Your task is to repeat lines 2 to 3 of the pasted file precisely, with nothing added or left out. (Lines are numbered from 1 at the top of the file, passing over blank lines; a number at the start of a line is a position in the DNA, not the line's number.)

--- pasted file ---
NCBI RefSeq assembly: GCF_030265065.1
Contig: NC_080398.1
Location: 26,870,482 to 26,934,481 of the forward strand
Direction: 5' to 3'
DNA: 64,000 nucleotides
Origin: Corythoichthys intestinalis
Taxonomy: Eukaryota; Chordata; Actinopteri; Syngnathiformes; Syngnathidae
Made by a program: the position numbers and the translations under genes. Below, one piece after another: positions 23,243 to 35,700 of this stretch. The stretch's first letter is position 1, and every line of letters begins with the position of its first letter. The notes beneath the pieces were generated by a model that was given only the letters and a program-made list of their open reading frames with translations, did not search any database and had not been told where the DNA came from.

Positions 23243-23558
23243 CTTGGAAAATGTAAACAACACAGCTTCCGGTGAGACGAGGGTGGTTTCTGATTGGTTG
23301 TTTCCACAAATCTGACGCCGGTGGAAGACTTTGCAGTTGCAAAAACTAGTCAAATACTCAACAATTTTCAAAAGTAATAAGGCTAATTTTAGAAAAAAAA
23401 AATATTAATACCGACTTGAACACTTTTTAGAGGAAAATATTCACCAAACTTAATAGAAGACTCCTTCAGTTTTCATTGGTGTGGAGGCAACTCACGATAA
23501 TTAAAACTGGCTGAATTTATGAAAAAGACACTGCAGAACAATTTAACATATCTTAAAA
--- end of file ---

Contig: NC_080398.1
Location: 26,870,482 to 26,934,481 of the forward strand